Thursday, June 19, 2014

Evolution of the Game from Gillet, Brelan Bouillotte to Poker

Personally I know very little about gambling or card games.  My only experience of the excitement that accompanies this "playtime" has been acquired by  visiting the Hard Rock Casino in Tampa, Florida.  As you go through the gates of Win or Lose, there is a hum of noise that makes the juices flow.  The dedication with which some sit and work the levers with intensity is a study in human psychology.  I have to admit, I enjoyed it and in the end came out even. Never really lost and that is when I decided I had better leave the games of chance to those who know a lot more about it than I do. Playing solitaire or Hearts on the computer is safer for me. Watching the game of hearts being played and lost where it counted, for money, would be more excitement for me than I really need. I do hate to lose!

In going through some of our storage  boxes, from our business, Mr. Dude found this lamp. Very attractive and certainly quality. I wanted to find out more. We knew the purpose and what it was but like most people involved in this business , the mystery of old things, that is not enough. Research is where the fun begins.

This is actually a 3 arm, ( one arm is hidden by the center post) Bouillette Lamp from the 1920s, 30s. As you can see this is designed for electricity, but in the 18th century those candle holders would be for candles, I am getting a little ahead of myself with this tale.

In the 17th century the card game for the gentry in France was Gillet, but as time and circumstances moved forward the new game of Brelan evolved. This from the French brelenc which in literal translation means, a card player, gambler or refers to a place which is provided for card playing. This game of Brelan became the card game of the 17th and early 18th century in France.  The game migrated to England and the name was changed to Brag or Bragg  and from what I can determine, "bluffing" to outwit your fellow players was a major component of the game.  Just like the game of gossip, the rules and interpretation kept changing.This was also a time of great political unrest in France. The game of "Bouillotte" became the game of the 18th century. Based on the French Revolution, it became the great favorite and was played everywhere.. This game was played with 3-5 players  It came to America and was a favorite all through the1830s.  In reading about this, I found that those with great historical knowledge of card games believe that that this early history was the evolution for the game of poker. There are several similarities in both games.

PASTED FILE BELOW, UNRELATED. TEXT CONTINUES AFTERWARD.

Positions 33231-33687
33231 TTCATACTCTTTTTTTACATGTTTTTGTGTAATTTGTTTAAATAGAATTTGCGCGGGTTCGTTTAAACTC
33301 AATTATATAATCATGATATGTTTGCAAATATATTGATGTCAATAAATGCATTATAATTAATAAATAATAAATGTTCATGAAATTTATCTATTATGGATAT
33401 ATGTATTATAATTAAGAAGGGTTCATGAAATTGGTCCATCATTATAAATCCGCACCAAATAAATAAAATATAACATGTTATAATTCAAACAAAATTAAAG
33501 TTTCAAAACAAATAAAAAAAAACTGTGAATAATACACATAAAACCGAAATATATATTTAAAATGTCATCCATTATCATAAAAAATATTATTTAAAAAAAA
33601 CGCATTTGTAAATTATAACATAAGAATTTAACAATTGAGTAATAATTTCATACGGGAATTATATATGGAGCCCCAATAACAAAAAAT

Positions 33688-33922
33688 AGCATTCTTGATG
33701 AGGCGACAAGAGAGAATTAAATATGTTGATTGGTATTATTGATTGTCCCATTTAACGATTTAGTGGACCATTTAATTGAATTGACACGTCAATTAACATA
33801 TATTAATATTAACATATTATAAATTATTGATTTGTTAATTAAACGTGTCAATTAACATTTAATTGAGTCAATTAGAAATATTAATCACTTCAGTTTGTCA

Of course with such a favorite past time, drawing rooms or card rooms had to accommodate the needs and comforts of the players. Tables were invented and lighting was the most important component, thus the lamp called Bouillette lamp. Some were floor lamps, some pull -down ceiling lamps, and of course the table lamp The shade for  these lamps was a shorter oval shape and always metal. Why, because the open flame of candles would have been too dangerous for anything else..   Paper or Fabric became a much later addition.

The center Shaft, or "Tole", not to be confused with tole painting, is shared by 2 to 4 candle arms. This Shaft is designed to rise or lower to accommodate the length of the candles. Some shafts have a key like projection, the lamp above does not have that, but does have a thumb screw for the same use. This is a later model,  certainly vintage, but not a true antique and was always intended for electric. Very often the base was a deep dish shape, this was where the chips were stored during play..

The metal shades for these lamps, as well as paper shades, are still manufactured.  My apologies to those with greater knowledge of  card games and their histories.As I said as I began, I know very little about cards, but I do love the story of how inventions met needs and this is a classic example.

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